Vehicles could get nerves
Vehicles could one day be able to feel pain, and alert owners when they take damage.Creative Commons

Researchers are working on some kind of a smart material that could be fitted into future vehicles to help them sense damage, similar to how nerves tell the body that it has been injured.

The new research, conducted by scientists at Clemson University and funded by the US Army Research Laboratory, revolves around the idea that magnetically sensitive material would be embedded within several layers of composite materials throughout the vehicle. The system could be used across vehicles including, but not limited to, helicopters, trucks and tanks.

The smart material will be able to sense damage like impacts, cracking and unusual loading. And, just as pain is relayed to the brain, it will also transmit a damage report to a computer that determines whether the vehicle should keep going or return to the depot for maintenance and repairs.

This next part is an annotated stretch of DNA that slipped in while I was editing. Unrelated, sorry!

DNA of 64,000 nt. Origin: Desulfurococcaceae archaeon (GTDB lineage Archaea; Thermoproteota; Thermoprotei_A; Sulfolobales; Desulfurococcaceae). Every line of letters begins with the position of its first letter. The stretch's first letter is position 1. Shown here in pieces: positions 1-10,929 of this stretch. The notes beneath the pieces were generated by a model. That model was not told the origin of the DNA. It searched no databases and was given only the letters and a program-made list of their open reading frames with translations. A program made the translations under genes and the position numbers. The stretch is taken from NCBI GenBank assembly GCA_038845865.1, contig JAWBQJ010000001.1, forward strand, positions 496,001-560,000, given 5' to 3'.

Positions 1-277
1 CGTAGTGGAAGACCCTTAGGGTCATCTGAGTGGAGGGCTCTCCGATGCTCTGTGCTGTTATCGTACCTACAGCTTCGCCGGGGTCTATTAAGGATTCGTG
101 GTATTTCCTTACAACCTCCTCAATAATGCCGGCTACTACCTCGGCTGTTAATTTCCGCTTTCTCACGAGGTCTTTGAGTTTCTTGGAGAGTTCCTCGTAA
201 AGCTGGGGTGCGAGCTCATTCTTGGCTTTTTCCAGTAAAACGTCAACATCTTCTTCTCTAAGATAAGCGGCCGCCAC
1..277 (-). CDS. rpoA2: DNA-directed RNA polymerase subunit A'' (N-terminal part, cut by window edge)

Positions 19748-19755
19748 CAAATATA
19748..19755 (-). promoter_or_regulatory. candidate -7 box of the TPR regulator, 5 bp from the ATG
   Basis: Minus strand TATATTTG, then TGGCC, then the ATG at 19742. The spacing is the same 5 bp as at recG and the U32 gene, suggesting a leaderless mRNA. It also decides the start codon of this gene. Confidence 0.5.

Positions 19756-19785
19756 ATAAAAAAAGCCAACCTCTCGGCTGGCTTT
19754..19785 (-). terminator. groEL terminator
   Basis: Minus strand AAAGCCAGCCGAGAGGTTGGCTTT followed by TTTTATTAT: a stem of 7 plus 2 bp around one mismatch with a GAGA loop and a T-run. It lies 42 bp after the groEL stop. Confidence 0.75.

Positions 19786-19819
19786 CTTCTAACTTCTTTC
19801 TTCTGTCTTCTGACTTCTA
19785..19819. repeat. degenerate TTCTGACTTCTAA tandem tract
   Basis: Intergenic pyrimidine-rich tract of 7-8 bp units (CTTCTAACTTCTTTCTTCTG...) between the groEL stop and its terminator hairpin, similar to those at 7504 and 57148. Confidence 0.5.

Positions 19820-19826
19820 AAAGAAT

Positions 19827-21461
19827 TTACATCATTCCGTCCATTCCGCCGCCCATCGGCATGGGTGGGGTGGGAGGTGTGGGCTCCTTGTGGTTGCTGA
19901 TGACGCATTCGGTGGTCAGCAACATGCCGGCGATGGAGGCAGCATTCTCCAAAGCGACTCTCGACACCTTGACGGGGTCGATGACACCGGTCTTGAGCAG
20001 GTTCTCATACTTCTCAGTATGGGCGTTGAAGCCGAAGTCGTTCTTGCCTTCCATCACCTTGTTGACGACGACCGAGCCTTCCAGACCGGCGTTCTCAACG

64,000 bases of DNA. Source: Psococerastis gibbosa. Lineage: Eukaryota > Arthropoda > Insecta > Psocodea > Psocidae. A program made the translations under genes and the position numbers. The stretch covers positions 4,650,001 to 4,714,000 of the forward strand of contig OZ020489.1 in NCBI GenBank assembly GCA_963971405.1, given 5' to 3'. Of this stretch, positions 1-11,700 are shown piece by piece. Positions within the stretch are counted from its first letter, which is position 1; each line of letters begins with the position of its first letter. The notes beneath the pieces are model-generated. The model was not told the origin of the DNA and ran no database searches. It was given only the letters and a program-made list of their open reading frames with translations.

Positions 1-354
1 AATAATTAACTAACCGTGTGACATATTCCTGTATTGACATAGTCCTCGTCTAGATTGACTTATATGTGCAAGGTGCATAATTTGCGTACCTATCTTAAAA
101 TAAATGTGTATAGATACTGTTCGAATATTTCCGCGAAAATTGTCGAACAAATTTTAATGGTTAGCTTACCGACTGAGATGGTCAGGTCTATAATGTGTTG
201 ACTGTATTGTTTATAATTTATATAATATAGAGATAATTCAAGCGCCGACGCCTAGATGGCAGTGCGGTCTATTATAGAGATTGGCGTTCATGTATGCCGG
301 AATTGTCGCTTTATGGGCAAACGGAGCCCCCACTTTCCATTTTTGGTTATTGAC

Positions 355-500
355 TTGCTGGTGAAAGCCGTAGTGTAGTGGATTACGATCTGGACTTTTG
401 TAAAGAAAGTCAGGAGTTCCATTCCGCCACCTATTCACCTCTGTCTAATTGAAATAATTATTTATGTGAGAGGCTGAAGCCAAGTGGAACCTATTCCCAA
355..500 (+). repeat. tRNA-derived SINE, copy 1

"In the field, we need that self-diagnostic capability," Oliver Myers, a researcher on the project, said in a statement. "Lieutenant Data in Star Trek always says, ''I'm performing to specified parameters.' We want to make sure our platforms are performing to those specified parameters at a minimum."

Vehicles could get nerves
Oliver Myers (right) and mechanical engineering master's student Brandon Williams work with some of the smart material they are developing at Clemson University.Clemson University Relations

According to the scientists, the magnetic material that senses the damage is embedded in the structure itself during the fabrication process, rather than adding sensors after the structure is built. In addition, this smart material requires no power, doesn't weigh a vehicle down and operates in harsh environments.

The material can be even more cost-effective for the Army which typically replaces some parts after a certain amount of time as a safety measure since damages to a vehicle don't always show physically. Embedding sensors, therefore, could make it possible for parts to remain in service longer, based on their condition.

The researchers' team at Clemson has received nearly $1 million from the US Army Research Lab to develop the material, which is expected to be 10 to 20 years away from deployment.